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FLIFF Friday Festivities
Friday, November 3----The theater was packed on Friday evening at the historic Parker Playhouse for the highly anticipated Festival Centerpiece Film, PITTSBURGH, a deliciously funny mockumentary that spotlighted the comic sensibility of actor Jeff Goldblum. Although the Fort Lauderdale International Film Festival (affectionately known as FLIFF) has been showing films for more than two weeks now, it is the next 10 days that are the meatiest, with the addition of the Parker Playhouse and the Las Olas Riverfront multiplex as key screening venues, along with the Festival's main venue, the Cinema Paradiso.
The evening began with the ever dapper Gregory von Hausch, the Festival's long-time director, addressing the sold-out crowd and giving them a preview of some of the exciting films and social events that are on offer through the Festival's closing date of November 12. For the "world's longest film festival", that is not an even an end date. Starting November 13, twenty highlights from the Festival will be shown in the resort town of Key West....a first for FLIFF and a way of bringing the excitement of this unique event to an even wider audience.
Von Hausch then introduced a very entertaining short film, which he also produced, that highlighted the many well known films that have used Florida as their key location. Running the gamut from the John Wayne World War II film THEY WERE EXPENDABLE (1947) to the classic "spring break" romp WHERE THE BOYS ARE (1960) to more recent films including Martin Scorsese's CAPE FEAR and Brian De Palma's SCARFACE, von Hausch promised that this would be an on-going treat at future festivals, as Florida continues to be a prime location for movie producers to shoot their films.
Von Hausch then introduced Chris Bradley, one of the co-directors of the Festival Centerpiece Film PITTSBURGH. Bradley, who also served as cinematographer on the project, thanked the Festival for the honor and was clearly still beaming from the previous night's gala screening of the film in its native PITTSBURGH, where it had a special resonance for its audience.
PITTSBURGH is a deviously hilarious mockumentary, in the style of the films of Christopher Guest (THIS IS SPINAL TAP, BEST IN SHOW, etc) that mixes documentary realism with dramatic license to wonderously entertaining effect. The film spotlights the decision of Hollywood actor Jeff Goldblum to take a breather from his busy A-list career to star in a local theater production of the musical classic THE MUSIC MAN.
Goldblum, who is known for his wry sense of humor and impeccable comic delivery in such mega-hits as JURASSIC PARK and INDEPENDENCE DAY, is not exactly known as a song and dance man, particularly for a very demanding part that requires an excess of creative energy and tunesmithing.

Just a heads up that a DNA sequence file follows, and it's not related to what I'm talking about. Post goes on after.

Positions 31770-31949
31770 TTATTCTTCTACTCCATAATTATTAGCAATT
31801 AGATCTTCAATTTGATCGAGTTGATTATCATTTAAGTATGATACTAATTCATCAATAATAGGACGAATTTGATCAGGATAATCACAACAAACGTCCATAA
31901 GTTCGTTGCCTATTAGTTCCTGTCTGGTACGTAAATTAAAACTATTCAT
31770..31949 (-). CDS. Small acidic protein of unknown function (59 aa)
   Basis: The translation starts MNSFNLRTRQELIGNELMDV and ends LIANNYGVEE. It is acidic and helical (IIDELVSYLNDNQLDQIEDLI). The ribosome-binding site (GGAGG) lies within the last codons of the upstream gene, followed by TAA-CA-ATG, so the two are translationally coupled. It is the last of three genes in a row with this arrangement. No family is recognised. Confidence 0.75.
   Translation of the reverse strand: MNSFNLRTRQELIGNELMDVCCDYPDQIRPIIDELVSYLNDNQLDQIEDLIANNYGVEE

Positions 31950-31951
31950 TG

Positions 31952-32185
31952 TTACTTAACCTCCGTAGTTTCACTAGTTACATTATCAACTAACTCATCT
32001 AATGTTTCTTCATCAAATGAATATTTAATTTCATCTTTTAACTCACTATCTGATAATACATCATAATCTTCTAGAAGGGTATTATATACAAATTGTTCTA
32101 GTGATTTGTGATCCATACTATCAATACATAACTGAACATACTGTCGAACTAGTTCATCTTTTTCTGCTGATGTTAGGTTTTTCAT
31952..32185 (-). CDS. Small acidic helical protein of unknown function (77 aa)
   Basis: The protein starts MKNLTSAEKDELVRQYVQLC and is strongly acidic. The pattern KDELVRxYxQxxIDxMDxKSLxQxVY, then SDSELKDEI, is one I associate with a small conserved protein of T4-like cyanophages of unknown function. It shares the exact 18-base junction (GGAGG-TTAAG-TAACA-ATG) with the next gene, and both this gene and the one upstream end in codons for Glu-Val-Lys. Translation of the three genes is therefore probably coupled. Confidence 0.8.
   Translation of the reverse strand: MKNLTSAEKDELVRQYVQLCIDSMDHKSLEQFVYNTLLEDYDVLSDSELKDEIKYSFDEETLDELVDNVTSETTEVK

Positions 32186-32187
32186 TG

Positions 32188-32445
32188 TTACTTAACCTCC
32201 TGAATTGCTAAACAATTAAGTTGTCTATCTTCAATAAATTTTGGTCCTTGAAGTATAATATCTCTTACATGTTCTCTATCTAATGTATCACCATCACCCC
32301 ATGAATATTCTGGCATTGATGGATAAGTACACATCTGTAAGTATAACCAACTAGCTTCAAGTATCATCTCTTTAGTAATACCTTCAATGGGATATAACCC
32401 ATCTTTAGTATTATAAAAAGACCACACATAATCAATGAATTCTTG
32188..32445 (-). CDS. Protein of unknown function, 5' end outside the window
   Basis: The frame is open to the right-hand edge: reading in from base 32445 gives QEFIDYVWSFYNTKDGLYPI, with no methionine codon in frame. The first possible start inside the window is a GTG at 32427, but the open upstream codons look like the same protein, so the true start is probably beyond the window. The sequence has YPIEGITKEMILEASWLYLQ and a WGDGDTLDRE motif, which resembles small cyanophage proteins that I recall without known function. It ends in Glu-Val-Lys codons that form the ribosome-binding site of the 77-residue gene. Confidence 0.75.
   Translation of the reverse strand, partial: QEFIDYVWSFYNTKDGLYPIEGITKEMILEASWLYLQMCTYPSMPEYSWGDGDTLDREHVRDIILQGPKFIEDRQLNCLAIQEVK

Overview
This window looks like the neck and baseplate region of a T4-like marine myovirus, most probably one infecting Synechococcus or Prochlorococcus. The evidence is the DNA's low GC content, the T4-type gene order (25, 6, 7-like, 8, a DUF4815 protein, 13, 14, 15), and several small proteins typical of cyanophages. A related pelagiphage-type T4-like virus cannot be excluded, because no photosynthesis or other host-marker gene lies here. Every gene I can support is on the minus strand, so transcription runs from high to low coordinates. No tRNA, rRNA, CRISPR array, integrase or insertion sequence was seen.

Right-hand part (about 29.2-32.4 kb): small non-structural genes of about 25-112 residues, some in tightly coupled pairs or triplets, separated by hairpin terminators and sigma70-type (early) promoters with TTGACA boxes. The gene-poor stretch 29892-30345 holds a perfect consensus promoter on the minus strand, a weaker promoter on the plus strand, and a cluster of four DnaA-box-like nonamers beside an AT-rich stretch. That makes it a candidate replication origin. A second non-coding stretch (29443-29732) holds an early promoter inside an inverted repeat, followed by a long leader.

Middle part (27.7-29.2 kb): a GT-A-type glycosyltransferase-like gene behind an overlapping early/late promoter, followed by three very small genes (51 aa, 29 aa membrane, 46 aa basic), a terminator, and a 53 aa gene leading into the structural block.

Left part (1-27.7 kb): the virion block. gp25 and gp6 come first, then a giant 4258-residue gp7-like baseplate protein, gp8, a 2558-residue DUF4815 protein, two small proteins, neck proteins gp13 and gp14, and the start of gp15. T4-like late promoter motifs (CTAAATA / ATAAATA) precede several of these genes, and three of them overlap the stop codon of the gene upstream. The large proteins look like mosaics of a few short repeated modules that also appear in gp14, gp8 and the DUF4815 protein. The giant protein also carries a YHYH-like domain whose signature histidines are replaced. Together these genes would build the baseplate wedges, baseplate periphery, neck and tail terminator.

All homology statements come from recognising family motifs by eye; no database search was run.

Goldblum takes on the assignment mainly as a way of providing work for his then fiancee, a Canadian actress in need of a "green card" to continue to live and work in the US. Goldblum enlists the support and participation of his good friends Ed Begley Jr and Ileanna Douglas, who have their own agendas and particular neuroses to work out. That this folly is perceived by Goldblum's high powered agent Keith Addis as a suicidal career move only ramps the satirical element, as we see how the decisions of a movie star effect the hangers-on who second guess every decision.
The film follows Goldblum through the rigorous rehearsal process, where the director almost mocks him for his Jeff Goldblum shtick and predicts that the whole enterprise will be a disaster. Goldblum eventually finds his rhythm and returns to his hometown of Pittsburgh with the sense of a local boy who has done well for himself. In the process, the filmmakers create a hilarious pastiche of the actor's mix of boyish insecurity and over-the-top self-confidence that gently lampoons the glass box mentality that surrounds most Hollywood stars today.
The film was warmly greeted by an enthusiastic audience, who clearly were in on the joke and relished the sight of a Hollywood veteran sweating in anticipation of perhaps biting off more than he can chew. Co-director Chris Bradley then returned for a question and answer session, which illuminated the behind the scenes drama of the laconic shoot, stressing that many things were not planned but simply happened organically and added unexpected depth to the storytelling.
The audience then moved across to the cavernous War Memorial Auditorium, a space usually used for trade shows, for the Centerpiece Gala, presented by Entre Nous, the Festival's civic support group comprised of local politicians, business and cultural leaders. Local glitterati rubbed shoulders with visiting filmmakers at an event that brought the glamour of Hollywood (not Pittsburgh) to South Florida.
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